The end of financial year is fast approaching and you’re probably getting to the end of your checklist. But just in case you’ve left things a little late, or to double check you haven’t missed something, we’ve compiled a checklist to help ease the inevitable tax-time stress.
With the end of financial year fast approaching (one week out!), it is a great time to ensure all of your finances are in order. Taking action before June 30 can open up more opportunities for you.
If you would like to know more about the changes proposed in the 2017 Federal Budget, read our Budget Wrap here. Additionally, if you missed our EOFY Super Contributions Update, you can have a read here.
Now is the time to make any last-minute adjustments to reduce your tax bill and maximise your long-term savings.
Pay expenses, delay income
Start by looking for ways to bring forward tax-deductible expenses to the current financial year and delay income until July. This is especially the case if your taxable income is likely to be higher this year than next. Some simple financial housing tips could help you reduce your tax bill. Begin by collecting all supporting receipts and documentation for any work-related expenses. Where possible, bring forward tax-deductible expenses to the current financial year and delay income until July. This is especially worthwhile if you think your taxable income will be lower next financial year.
You may be able to pre-pay 12 months’ interest on a margin loan, or pre-pay 12 months’ premiums on income protection insurance held outside super, and claim the full deduction in this year’s return. You might consider pre-paying membership fees for professional organisations and subscriptions for work-related publications.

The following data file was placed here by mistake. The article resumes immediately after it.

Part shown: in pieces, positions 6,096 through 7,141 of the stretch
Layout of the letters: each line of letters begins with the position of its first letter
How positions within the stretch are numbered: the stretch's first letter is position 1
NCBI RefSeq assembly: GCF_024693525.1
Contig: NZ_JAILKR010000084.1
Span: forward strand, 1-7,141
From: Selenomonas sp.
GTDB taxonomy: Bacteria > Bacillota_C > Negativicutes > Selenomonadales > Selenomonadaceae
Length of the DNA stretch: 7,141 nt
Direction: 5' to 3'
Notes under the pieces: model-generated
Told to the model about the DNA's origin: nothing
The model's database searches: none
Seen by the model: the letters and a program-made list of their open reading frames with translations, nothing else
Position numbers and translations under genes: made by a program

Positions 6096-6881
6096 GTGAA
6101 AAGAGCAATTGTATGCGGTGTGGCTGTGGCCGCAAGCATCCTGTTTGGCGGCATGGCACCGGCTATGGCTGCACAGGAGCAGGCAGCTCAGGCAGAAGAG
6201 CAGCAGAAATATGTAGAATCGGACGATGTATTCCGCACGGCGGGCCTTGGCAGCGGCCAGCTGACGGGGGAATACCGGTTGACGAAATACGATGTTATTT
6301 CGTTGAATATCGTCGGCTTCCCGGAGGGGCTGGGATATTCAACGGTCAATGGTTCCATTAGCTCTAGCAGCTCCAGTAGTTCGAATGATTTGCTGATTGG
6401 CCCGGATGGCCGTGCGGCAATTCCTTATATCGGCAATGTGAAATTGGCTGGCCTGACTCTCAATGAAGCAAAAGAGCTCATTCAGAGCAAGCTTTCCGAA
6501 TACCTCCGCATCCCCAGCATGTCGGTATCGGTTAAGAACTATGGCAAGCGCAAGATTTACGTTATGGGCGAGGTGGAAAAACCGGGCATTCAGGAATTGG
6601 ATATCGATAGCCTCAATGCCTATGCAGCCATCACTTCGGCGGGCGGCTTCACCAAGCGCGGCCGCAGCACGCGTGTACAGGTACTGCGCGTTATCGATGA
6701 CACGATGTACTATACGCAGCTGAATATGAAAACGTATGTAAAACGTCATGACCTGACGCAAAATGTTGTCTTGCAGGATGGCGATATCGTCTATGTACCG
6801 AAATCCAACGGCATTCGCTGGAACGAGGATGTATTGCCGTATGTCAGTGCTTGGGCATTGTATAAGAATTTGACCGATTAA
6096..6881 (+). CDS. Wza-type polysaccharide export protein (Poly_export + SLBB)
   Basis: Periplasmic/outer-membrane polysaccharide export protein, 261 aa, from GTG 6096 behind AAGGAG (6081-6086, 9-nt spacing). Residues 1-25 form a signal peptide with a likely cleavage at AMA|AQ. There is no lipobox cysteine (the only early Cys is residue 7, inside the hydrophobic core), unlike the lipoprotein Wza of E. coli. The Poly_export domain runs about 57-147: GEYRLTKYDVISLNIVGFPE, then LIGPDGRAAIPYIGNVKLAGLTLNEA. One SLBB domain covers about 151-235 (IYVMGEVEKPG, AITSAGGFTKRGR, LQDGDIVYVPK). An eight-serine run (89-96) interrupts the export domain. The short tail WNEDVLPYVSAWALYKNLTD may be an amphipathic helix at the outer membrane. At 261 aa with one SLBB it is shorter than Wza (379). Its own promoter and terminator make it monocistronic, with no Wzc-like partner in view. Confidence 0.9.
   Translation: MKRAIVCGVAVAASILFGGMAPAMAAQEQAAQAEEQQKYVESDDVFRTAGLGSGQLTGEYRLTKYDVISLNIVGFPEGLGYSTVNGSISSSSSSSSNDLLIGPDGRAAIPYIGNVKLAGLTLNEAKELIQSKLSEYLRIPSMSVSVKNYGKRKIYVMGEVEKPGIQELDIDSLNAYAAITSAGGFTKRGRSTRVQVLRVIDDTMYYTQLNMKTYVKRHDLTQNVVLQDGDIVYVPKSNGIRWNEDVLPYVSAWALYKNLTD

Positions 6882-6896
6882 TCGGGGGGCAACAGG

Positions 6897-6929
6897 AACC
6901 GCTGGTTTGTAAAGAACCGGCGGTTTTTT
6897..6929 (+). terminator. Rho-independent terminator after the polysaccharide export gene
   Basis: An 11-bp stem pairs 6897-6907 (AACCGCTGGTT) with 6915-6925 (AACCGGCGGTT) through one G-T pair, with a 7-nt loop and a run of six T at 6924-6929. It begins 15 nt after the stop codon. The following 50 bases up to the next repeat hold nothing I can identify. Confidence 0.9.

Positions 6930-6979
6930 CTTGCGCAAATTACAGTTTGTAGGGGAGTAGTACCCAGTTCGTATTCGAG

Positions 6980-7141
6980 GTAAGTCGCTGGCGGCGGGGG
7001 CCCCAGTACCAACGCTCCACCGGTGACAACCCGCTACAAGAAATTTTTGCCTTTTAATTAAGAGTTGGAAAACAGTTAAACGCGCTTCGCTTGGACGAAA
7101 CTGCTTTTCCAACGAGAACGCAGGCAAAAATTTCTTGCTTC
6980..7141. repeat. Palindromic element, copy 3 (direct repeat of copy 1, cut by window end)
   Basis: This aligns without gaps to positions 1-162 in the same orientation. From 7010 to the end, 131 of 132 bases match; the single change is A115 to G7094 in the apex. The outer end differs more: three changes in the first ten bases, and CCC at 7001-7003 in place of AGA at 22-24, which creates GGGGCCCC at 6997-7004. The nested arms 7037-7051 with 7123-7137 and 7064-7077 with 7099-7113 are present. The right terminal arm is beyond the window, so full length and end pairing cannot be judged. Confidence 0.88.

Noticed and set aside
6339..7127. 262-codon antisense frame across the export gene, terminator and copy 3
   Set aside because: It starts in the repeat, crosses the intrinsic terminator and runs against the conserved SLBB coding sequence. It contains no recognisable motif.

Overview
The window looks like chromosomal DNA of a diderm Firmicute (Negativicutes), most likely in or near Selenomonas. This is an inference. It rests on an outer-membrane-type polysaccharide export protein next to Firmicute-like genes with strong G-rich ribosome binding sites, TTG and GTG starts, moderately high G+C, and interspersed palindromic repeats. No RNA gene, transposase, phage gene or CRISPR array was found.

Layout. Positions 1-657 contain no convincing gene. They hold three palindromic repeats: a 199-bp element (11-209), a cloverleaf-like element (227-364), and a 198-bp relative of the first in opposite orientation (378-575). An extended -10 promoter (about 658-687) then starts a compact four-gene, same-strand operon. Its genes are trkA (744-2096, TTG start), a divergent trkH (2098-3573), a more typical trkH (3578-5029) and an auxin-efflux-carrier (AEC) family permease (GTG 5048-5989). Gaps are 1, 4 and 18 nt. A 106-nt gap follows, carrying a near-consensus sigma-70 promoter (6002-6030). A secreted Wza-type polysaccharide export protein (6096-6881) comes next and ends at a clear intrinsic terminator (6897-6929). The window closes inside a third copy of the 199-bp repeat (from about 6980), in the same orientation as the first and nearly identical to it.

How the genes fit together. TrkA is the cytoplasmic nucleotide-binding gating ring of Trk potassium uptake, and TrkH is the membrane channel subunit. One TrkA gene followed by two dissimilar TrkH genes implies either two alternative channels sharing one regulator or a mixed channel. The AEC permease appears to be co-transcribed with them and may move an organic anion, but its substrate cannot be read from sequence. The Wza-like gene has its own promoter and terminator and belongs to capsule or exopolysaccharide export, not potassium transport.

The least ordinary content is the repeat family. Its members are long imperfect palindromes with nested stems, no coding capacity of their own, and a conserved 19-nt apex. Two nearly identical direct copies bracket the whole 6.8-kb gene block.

Instant asset write-off
If you are a small business owner with turnover below $2 million and you have been tossing up whether to invest in new equipment, get cracking. Businesses with turnover below $2 million can claim an immediate deduction for the cost of assets up to $20,000.
And if the 2017 Federal Budget is passed, from July 1 the income tax rate for small business will reduce to 27.5 per cent so it makes even more sense this year to delay income where possible.
Take Advantage of Government Contributions
If you earn less than $36,021 this financial year and make an after-tax contribution to super, then you are entitled to a government co-contribution of up to $500. The co-contribution tapers out once you earn $51,020.
Review your investment portfolio
After another volatile year on financial markets, you may be sitting on some paper losses from shares or other investments. This could be a good time to sell some of your poor performers to offset against capital gains made on the sale of other investments over the past 12 months.
Where possible, it makes sense to sell investments held for at least 12 months to qualify for the 50 percent capital gains tax discount.
Residential property has had a mixed year across the country, with the boom continuing in Sydney and Melbourne and prices falling in the West. With interest rates on investment loans on the rise, it is more important than ever to claim all allowable rental property deductions.ii
Claim rental property deductions
Whether you are a new landlord or an old hand, make sure to claim all allowable rental property deductions.
- You can claim an immediate deduction for interest on your investment loan, repair and maintenance and tenancy costs such as the preparation of a lease or eviction.
- You can also claim some expenses over a number of years, such as the cost of depreciating assets, structural improvements and borrowing costs such as stamp duty and loan fees.
We think MLC have come up with an excellent EOFY checklist of strategies to aid you in making smart decisions about your finances. It outlines 12 tax-effective strategies that you could benefit from. Have a read here.
With so much change in the air, it is more important than ever to seek professional guidance from your tax accountant and your financial adviser, so give us a call
This article is for general information purposes only. It has been prepared without considering your objectives, financial situation or needs. You should, before acting on the information, consider its appropriateness to your circumstances.
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